Thanks for the tips.
Email ninjas always beat email pirates.
My favorite process-to-done shortcut is the DMZ. This works especially well in Gmail. If you’ve got an inbox with 100s or 1000s of emails, mark them all for a new tag or folder called “DMZ” and archive them. Boom: Inbox zero.
If it’s really important, someone will nag you — or you will nag yourself — or better yet, it’s on your GTD project list — you can always search for that mail later with Gmail’s search capability; however, I guarantee you will never see 99% of those emails again, with zero negative consequences.
1. Googlemail’s spam filter has problems and so you will not receive all email through them. OK for personal low-priority mail, but don’t use it for important stuff.
2. Notifications – you can filter some of them, but auto-filtering notifications can be a little dangerous. Someone might do something to an account of yours which lets them hurt you (see davidairey.com for a recent example) so you need to see some notifications promptly.
I’d agree with the rest and I’d also add “11. Use Canned Replies” because many emails are variations on a theme. If you notice that you’re writing a similar email to one you’ve sent before and you think there’s a chance you’ll write one again, either copy the old one out of your sent mailbox or put a copy of the new one into a drafts or ‘greatest hits’ mailbox, so you can edit+resend it more quickly next time.
Nice tips. It’s a sign of the times there have to be articles like this with the misuse of e-mail prevalent.
I agree with the five-word reply. Even though I’m a writer, e-mail is just a convenient way to get a message across fast, so my replies are very brief.
One note about processing email: My habit is to work in chronological order, oldest to newest. However, if you do that, make sure the email you are replying to isn’t part 1 or 2 of a long conversation. Nothing is more frustrating than getting direction or suggestions to a problem that’s already been solved.
Also, these suggestions may need to be tweaked for business folks. For instance, if you are part of an organization that must maintain records for legal reasons, make sure you create archive folders and move email to them instead of liberally deleting them.
This also helps when so and so claims three months later they didn’t get some bit of information or request you made that caused such and such deal to fall through.
The ultimate key is getting excess email OUT of your inbox and somewhere else.
These are great tips – but I’m a little surprised that the author isn’t crediting David Allen. A good chunk of being an email ‘ninja’ is just applying the processes of the classic book “Getting Things Done” (GTD). The other classic source is the “in-box zero” article over at 43folders.com.
Not to trash these excellent hints, but I think GTD and 43folders.com are the ‘primary sources’ – check ’em out.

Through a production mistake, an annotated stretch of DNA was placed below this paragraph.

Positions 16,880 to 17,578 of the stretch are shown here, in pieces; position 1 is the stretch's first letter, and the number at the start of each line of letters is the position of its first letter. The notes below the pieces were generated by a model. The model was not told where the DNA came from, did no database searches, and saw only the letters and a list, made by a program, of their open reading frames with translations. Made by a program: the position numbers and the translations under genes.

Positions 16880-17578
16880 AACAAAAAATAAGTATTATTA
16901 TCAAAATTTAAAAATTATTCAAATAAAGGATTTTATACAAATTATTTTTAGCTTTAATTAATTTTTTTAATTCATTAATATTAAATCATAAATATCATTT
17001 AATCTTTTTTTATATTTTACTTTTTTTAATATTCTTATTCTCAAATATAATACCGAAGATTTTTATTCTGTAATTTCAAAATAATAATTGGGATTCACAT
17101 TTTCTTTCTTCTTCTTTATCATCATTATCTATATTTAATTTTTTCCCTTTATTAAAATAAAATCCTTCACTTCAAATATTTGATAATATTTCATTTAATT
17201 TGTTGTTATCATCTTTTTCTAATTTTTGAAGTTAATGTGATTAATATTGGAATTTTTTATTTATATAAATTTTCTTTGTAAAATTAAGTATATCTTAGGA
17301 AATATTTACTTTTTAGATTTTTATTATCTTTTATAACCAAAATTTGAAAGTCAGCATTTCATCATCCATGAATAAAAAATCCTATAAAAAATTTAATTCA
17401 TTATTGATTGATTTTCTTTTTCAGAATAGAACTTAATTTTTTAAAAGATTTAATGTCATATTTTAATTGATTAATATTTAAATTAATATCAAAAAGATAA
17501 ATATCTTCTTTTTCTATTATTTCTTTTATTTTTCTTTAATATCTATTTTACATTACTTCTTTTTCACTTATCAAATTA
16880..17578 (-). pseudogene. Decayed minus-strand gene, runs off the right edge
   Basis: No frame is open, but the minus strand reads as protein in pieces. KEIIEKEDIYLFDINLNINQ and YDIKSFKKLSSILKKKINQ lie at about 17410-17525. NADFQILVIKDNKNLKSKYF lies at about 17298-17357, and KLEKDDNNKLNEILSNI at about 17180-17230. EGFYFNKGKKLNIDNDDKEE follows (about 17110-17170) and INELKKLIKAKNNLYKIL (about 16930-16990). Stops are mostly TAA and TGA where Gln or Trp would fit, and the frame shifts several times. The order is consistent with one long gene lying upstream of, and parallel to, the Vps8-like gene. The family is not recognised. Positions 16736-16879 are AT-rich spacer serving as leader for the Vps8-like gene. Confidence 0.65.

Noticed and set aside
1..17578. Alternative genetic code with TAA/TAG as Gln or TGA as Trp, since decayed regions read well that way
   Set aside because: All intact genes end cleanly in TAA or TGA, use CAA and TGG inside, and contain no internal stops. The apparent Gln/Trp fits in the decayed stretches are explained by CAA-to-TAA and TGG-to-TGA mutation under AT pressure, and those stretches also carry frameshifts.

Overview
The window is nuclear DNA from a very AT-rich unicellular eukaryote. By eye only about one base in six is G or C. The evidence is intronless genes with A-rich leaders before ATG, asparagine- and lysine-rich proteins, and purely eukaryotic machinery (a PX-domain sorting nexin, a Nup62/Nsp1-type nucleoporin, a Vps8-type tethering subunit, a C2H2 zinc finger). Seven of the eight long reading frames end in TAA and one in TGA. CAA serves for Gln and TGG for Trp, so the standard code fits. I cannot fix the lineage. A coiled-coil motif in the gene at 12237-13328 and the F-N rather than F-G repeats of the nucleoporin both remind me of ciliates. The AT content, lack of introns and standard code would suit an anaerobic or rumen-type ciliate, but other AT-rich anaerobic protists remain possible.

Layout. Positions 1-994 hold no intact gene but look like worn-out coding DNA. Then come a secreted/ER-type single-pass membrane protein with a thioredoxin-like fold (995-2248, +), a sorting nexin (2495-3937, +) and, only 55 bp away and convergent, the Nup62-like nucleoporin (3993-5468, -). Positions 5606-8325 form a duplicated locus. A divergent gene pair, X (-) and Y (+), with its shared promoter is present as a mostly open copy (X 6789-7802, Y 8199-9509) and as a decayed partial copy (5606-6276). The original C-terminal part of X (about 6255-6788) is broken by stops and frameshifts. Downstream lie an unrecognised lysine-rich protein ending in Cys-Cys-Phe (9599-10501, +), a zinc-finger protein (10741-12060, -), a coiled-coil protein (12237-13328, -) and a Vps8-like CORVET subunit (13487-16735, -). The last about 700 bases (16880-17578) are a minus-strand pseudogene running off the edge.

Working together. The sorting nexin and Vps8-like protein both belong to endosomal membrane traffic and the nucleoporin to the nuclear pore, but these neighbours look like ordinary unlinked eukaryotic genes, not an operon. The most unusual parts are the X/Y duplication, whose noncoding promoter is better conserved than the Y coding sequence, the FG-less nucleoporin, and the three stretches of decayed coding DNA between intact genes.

Look at you…outsourcing your own blog and thinking we wouldn’t notice.
I’m off to Africa for my 30th. It was numero uno on my list. I’ll let you know when the porsche boxster arrives. 🙂
All great information. I don’t practice all of those things, just some. I wonder what would happen if I did…
One more massive time saver some might not know about – ‘snippet expanders’ for your computer.
While the five-sentence approach to emails is great sometimes, if you’re doing sales or PR or many other things there IS going to be asymmetry between input (‘tell me about your band’) and your email output (‘thanks for your request, let me tell you blah blah blah..’).
The fix is using tools like TypeIt4Me or Textpander – http://smileonmymac.net/textexpander/ – they let you turn tiny shortcuts ‘ksigb’ into a complete signature – or a page worth of boilerplate. Write a greeting or closing sentence a lot? Turn it into a shortcut. Type a particular web address or phone number a lot? Shortcut it. Once implemented, this is a MASSIVELY efficient way to communicate, because you’re not data-starving your recipient. Give them lots of info, if that’s what they want, yet not spend lots of time writing.
I refused to migrate from OS9 to OSX until my favorite text expander made the jump. Look into this, you won’t regret it.
“Excellent” – NME, UK
I receive about 1500 emails a week at work as I think I am attached to every distribution list there is I think and so it is impossible to read every one. With rules in place pushing the mails in the do not care folders I set up, I still have about on average 60 to 70 emails every morning.
I flick through my emails giving each one about 5 seconds of my time, the non critical ones I delete. I also find that everyone communicates by email these days so a single email gets duplicated a dozen times just with a different person’s opinion so I find the one with all the threads and delete the rest. Some I do reply to and some I mark to look at later.